Readers comments: July 1, 2022
Fireworks displays have become a highly honored tradition of celebrating the Fourth of July. There is another perspective, however, as anyone who works/volunteers in animal shelters and/or wildlife refuge, rehabilitation organizations can attest. Fireworks simulate an artillery barrage and many dog owners particularly know the panic that such demonstrations instill in dogs whose hearing is much more acute than our own. I personally know stories of several dogs who in trying to escape the onslaught mistakenly left their yards and got lost or worse, hit by cars. Wildlife rehab workers also know the predictable consequence of these fireworks displays on resident bird populations. It is not at all uncommon for birds to be injured trying to fly away from the threat in the dark while we admire the bright colors and loud explosions that have come to represent our release from tyrannical King George III. Maybe this pause in our traditional attachment to fireworks displays to symbolize our national holiday can provide us with a rethinking of how best to commemorate this historic date without causing undue harm to pets and wildlife.
We are proud Claremont residents.
Kathy Brindell, Will Decker & Clegg Decker
Recent electric outages
A home utility provider (internet, gas, water, trash, electricity, etc.) does their service for a fee. It is a simple transaction where the service is in the “background” i.e., it is expected to be provided without any inconvenience caused by the consumer. It is delivered without issue and in return consumers pay the required fee, without the ability to negotiate. I haven’t complained about any of the previously mentioned utility providers regarding their service lacking, and when I did call when my internet went out, Spectrum arrived within hours and resolved the issue in a couple of hours. But when I contacted Southern California Edison, it was not the same experience. My service is usually out half a day, I get no apology, but I do get excuses.
This comes down to management and not being held accountable. A good management team would make sure their customers feel valued as they are the lifeblood of their business. SCE has a 2.5-star rating on consumeraffairs.com (out of 552 reviews), 1.4 stars on Google Reviews (out of 54 reviews), and a 1-star rating on Yelp (out of 591 reviews). This is a pretty good sample size of what their customers think of them. They are allowed to get away with this because they are a monopoly. I understand they are required to report to the California Public Utilities Commission but is it realistic to think the CPUC can select another electricity provider? SCE has been providing electricity to Southern California for over 130 years. The capital expenditures that would go into choosing another electricity provider make it prohibitive. SCE is like the cruise or airline industry in that the cost of capital to enter that business is almost impossible, hence they are insulated. If the CPUC fines SCE for any reason, guess who will end up paying for it…. the consumer!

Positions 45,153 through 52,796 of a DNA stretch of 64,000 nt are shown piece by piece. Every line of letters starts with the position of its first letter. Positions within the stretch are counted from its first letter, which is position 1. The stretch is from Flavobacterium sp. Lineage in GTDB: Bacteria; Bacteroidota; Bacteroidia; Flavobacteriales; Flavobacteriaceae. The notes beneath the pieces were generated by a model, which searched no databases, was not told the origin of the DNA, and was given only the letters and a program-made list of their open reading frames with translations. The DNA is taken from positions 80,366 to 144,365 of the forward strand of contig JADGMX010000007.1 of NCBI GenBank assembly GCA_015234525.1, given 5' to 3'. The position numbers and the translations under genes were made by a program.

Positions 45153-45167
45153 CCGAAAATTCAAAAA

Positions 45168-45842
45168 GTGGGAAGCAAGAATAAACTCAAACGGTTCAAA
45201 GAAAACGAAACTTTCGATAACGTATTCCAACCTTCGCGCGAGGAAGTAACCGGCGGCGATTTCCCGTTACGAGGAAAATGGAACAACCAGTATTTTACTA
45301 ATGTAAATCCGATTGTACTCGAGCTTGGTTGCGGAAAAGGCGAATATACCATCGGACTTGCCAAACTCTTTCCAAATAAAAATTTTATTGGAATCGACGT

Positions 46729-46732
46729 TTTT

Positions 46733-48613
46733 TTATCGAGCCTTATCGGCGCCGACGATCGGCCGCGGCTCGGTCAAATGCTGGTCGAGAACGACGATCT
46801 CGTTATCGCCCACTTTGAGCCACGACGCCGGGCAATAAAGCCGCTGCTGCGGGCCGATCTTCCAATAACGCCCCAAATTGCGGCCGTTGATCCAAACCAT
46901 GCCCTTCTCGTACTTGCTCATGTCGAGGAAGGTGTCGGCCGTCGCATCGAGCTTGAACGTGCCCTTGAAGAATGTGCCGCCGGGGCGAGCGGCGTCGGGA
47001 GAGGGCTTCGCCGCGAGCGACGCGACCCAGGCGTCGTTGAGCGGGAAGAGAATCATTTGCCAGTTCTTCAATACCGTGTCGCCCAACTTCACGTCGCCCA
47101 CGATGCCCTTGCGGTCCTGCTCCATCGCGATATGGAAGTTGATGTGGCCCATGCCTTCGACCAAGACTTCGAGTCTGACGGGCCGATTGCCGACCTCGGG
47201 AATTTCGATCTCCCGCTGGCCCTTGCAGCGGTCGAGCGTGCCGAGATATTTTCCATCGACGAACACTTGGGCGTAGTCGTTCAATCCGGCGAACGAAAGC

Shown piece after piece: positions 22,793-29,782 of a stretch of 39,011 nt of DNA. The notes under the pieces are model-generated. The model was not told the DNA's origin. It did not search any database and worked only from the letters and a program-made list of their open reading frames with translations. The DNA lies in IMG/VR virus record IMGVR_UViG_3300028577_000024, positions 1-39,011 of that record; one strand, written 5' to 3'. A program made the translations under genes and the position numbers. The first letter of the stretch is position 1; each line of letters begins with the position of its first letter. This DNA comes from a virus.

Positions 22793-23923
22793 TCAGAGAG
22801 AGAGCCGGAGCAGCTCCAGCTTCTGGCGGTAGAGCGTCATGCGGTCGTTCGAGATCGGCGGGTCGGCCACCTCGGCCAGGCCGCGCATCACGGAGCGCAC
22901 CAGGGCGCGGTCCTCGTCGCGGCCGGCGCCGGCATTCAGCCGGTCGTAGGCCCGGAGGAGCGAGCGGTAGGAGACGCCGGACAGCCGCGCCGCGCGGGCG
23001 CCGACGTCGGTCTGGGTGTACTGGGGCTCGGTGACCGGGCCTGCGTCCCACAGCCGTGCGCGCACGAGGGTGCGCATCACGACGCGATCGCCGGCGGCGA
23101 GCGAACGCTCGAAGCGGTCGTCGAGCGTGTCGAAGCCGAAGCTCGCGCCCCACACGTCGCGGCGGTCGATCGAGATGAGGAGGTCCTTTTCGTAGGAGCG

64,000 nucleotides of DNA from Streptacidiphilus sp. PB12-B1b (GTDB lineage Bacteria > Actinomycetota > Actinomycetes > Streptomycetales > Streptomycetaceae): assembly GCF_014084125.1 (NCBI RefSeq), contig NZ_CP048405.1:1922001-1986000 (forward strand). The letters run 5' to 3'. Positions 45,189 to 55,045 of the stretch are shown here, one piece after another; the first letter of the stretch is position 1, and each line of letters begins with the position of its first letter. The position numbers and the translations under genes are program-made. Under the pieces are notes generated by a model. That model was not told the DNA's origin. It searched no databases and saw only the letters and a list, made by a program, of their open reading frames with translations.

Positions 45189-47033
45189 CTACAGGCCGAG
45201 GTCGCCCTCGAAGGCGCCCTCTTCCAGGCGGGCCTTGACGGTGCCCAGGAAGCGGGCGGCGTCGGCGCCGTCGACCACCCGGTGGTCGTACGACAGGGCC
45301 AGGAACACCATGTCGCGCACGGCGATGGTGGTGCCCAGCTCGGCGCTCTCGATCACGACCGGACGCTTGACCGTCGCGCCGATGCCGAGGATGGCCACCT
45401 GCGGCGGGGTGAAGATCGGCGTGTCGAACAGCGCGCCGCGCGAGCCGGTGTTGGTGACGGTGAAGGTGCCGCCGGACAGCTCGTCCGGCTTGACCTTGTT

There have been four outages in the past three to four months on my street, not counting the incident in January where power was out for three days. I am no electrician but it appears there is a problem with that specific grid. God forbid, there is another incident like the Pacific, Gas, and Electric debacle in Northern California. If something defective or not properly addressed causes a huge amount of property damage or even death, SCE would be in a huge amount of trouble. Of course, they will still exist because … they are SCE and basically untouchable. They can do what they have continued to do and “kick the can down the road” but it isn’t solving the issue.
Response to Mick Rhodes: Rhino moves on, so does Claremont
Let me assure you Claremont leadership is dedicated to maintaining an art-friendly, creatively vibrant community.
Claremont has a public art ordinance and a Public Art Master Plan (Momentum, 2014) which was composed primarily to “Build on Claremont’s extraordinary artistic legacy”.
To that end, city council appointed working artists and art business professionals to the Claremont Public Art Committee. The group of seven includes a liaison to the architectural commission and the public art coordinator (an employee of the city manager’s office).
Since 2015, PAC has provided opportunities to connect with art, made by either renowned, up-and-coming and/or non-traditional artists, through three Hughes Center exhibitions, three city hall exhibitions, the purchase of the sculpture at city hall, and by commissioning a sculptural bench at Griffith Park and a mural at Wheeler Park.
PAC is awaiting installation of a sculpture at the library and the culmination of the utility box painting project which began in 2017.
Presently the committee is working on an exhibit at the Hughes Center for Nov. 2022, a mural at El Barrio Park, and another art-in-the-park project.
Too, the city has a longstanding requirement for inclusion of public art in new municipal or private developments (so look for public art at the Old School House development, Colby Circle townhomes, and Village South). Should the developer be unable to provide the required art, they must participate in the “percent-for-art” program and deposit an established amount to the city’s public art fund so that PAC can execute a venture.
As an aside, we are awaiting installation of a sculpture purchased two years ago for placement in front of the library. That land is owned by the county, which determines the installation timeline. Anyone who can help that project progress, please contact the proper office and request that project rise to top priority.
Note: these comments reflect my personal research and opinions and not that of the Claremont Public Art Committee.
Claremont Public Art Committee Member